LONDON — Driving rains and high winds lashed the U.K. on Sunday evening, as officials warned that the storm forecasters are calling one of the worst in years will disrupt morning commutes.
Officials said a 14-year-old boy is feared dead after being swept out to sea while apparently playing in the surf in southern England. Coastguard and police rescuers searched late Sunday for the boy in high seas with poor visibility, but after several hours the Maritime and Coastguard Agency said it had turned into a search and recovery operation.
Sussex Police urged people to stay clear of the shore until the storm -- dubbed St. Jude and #Stormageddon on social networks -- abates.
With winds expected to pick up over night and early today, railways and airports cancelled many services amid warnings of treacherous roads, debris falling from trees and flooding.
Prime Minister David Cameron told agencies to ensure contingency plans were in place for transportation, schools and power supplies during the storm, which could have gusts stronger than 80 mph -- akin to those in hurricanes.
Britain does not get hurricanes due to its geography.
Martin Young, the Met Office's chief forecaster, said that while the storm is "major" for the U.K., its winds are not expected to be as strong as those seen in the "Great Storm of 1987," which saw gusts of 115 mph and killed 18 people.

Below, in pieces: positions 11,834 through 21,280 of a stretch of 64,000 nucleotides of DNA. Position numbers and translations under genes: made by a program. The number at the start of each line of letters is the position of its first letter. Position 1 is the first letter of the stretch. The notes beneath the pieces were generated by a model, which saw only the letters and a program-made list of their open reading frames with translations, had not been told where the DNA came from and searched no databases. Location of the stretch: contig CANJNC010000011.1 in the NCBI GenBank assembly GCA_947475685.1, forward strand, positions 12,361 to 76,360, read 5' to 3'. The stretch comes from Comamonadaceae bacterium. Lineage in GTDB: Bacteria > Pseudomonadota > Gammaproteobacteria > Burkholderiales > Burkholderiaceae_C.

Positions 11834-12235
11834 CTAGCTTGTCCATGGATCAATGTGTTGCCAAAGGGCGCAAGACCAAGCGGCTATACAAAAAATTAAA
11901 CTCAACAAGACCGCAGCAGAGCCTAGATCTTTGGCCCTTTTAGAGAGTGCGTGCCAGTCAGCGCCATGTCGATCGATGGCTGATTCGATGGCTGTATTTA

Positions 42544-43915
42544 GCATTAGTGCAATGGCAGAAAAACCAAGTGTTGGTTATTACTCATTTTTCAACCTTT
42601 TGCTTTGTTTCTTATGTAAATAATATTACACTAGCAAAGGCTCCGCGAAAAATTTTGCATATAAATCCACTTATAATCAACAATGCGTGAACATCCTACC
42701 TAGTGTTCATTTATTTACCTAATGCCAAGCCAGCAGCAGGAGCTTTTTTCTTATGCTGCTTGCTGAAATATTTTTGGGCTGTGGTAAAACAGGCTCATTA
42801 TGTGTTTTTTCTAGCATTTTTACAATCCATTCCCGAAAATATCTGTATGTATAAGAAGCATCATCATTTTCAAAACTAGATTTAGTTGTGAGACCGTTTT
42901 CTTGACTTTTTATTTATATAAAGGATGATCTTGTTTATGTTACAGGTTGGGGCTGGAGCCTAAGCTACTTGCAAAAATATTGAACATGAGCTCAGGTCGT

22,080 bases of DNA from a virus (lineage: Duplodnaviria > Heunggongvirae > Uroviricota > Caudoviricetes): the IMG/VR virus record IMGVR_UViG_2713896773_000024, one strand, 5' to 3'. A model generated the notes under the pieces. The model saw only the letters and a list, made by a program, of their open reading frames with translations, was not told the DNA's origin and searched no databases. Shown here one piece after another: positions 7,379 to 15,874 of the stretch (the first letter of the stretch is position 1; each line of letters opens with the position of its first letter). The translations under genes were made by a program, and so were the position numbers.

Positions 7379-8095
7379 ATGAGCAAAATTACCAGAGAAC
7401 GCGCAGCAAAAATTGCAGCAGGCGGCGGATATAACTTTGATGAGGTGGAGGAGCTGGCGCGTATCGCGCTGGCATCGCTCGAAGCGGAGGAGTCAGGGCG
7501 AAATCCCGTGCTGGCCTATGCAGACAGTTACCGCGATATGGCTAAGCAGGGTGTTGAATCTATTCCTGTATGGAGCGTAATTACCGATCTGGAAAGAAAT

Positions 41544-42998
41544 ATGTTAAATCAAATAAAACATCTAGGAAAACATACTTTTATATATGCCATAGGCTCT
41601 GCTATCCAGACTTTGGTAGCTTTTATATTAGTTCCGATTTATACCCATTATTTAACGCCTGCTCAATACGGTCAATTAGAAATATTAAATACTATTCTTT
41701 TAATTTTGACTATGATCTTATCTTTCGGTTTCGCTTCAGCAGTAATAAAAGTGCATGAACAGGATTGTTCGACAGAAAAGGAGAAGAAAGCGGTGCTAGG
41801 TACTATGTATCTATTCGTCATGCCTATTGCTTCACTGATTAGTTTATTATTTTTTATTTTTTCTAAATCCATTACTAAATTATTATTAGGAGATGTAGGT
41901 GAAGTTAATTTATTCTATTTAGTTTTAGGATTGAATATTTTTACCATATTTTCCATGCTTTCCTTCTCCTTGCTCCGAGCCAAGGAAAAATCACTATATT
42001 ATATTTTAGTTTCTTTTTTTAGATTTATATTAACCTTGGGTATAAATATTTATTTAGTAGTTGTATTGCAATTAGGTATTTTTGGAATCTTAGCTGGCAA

The storm is expected to move across the country and head out over the North Sea by this afternoon.
Once the "St. Jude's storm" — named after the patron saint of lost causes, whose feast day is today — passes through Britain, it is expected to hit the Nordic countries this afternoon.
The Danish Meteorological Institute issued a warning, saying winds of hurricane strength are expected in some parts of Denmark and heightened water levels in western Jutland.
The Swedish Meteorological and Hydrological Institute also issued a warning, saying it expects hurricane-strength winds to hit southern and western Sweden this evening, potentially causing damage.